Cultural Heritage Induction and Repatriation

Cultural Heritage Inductions are training about information on activity controls, management and procedures for any Aboriginal finding during development works.

The purpose of the Induction is to describe and demonstrate the Aboriginal cultural heritage relevant to the activity area for the construction of the development. This will create an awareness of Aboriginal cultural values and inform the personnel about the specific conditions of the Cultural Heritage Management Plan (CHMP) and the procedures set out for reporting any suspected Aboriginal cultural heritage that be uncovered or discovered during the works.

The induction will involve all personnel involved in the ground disturbance work during the project along with relevant cultural heritage stakeholders. The Induction will outline what Aboriginal cultural heritage is and discuss the Aboriginal places within the activity area, the legislation and management conditions and contingency plan that have been stated in the relevant CHMP. A copy of the CHMP must also be kept on site during the works.

Cultural Heritage Induction and Repatriation FAQs

When is a Cultural Heritage Induction necessary? 

Inductions are necessary when they have been included in the cultural heritage management conditions. This agreement will be discussed with the Registered Aboriginal Party (RAP) for the activity area before the relevant CHMP is completed and sent for evaluation and approval. 

Who can conduct a Cultural Heritage induction? 

Inductions can be conducted by a qualified Heritage Adviser or a representative from the RAP if they are willing and available. 

The induction must be organised by the Sponsor, with at least four weeks’ notice given when booking a Heritage Advisor or RAP representative. 

When does the Cultural Heritage induction takes place? 

The induction takes place after the developer has undertaken a CHMP and before the proposed project commences. Preferably the induction will be held onsite during the preconstruction stage. If a salvage is required as part of the conditions of the CHMP, then the salvage must be completed before the induction occurs. 

Why the Cultural Heritage induction are important? 

Cultural Heritage Inductions are important so that those involved in developments are culturally aware about the land they are working on. It also means that the workers are explained the procedures for the management of Aboriginal cultural heritage during construction, such as the discovery of Aboriginal ancestral remains and materials such as stone artefacts. This is to avoid unlawful harm to Aboriginal cultural heritage.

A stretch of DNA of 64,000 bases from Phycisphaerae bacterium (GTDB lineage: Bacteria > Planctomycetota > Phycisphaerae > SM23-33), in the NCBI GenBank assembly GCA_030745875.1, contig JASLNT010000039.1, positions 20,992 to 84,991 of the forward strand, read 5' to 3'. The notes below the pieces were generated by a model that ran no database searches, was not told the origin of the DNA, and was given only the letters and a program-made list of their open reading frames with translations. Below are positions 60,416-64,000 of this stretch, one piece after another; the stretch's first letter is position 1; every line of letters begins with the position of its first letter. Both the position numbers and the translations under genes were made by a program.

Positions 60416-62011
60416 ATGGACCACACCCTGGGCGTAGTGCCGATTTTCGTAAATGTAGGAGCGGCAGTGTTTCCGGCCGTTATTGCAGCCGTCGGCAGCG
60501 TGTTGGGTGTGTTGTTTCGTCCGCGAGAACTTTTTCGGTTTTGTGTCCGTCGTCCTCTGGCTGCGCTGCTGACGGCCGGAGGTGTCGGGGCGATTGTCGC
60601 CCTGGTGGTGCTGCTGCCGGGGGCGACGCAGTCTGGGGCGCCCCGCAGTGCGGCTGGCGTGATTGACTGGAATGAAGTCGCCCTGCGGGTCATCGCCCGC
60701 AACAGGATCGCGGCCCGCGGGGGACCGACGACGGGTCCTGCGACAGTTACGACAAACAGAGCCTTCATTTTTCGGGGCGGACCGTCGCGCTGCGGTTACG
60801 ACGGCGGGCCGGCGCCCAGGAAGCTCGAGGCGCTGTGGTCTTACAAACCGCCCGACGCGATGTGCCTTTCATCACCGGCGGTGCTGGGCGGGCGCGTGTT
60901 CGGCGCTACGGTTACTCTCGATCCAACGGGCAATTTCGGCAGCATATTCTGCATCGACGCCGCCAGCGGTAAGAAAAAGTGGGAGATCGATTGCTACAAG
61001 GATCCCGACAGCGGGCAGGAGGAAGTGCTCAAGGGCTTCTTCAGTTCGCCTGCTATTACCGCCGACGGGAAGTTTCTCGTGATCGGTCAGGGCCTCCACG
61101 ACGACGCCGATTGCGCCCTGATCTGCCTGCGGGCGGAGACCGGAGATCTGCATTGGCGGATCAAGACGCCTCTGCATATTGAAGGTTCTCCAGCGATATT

What is a Cultural Heritage Repatriation?

Repatriation is the return of Aboriginal cultural material. If possible and culturally appropriate it should be return to the RAP for them to securely store or to be reburied, depending on the RAPs policy. Heritage Advisors may initially retain custody of the material for the purpose of analysis, although this must not exceed six months from the completion of the activity. 

When is a Cultural Heritage Repatriation necessary? 

Repatriations are necessary when outlined in the relevant CHMP as part of the cultural heritage management conditions. The specific method will be determined during the CHMP consultation process. 

Why is having Cultural Heritage Repatriations important? 

It is important that objects that have been removed from their place of origin be returned. It is essential to consult with Aboriginal people as the existence of such object may enhance the cultural significance of the place. The link between place and object can be powerful and must be acknowledged and repatriation can allow Aboriginal people to have access to their objects that they may not if the objects and material were kept in collections. It is a mode to reconnection to their past. 


Below is some information on projects Archaeological Excavations has worked on


The salvage program in Winter Valley was sponsored ahead of the construction of a retirement village complex, Winter Valley Lifestyle Village.


The project involved an inland port at Lyndhurst as proposed by Salta Properties. The development would bring freight from Melbourne Harbour by rail to Lyndhurst where it would then be dispatched to trucks. The project aims to solve the issue of inner-city traffic congestion and provide greater opportunities for imports and exports in the southeast of Melbourne as it provides an alternative to road-based container transfer.

Drysdale Bypass

Drysdale Bypass is Bellarine Peninsula’s biggest road infrastructure project. Running 6 km from Jetty Road to the north of Whitcombes Road, the project involved the construction of four new traffic lanes separated by a central median, along with the construction of intersections, roundabouts and traffic lights.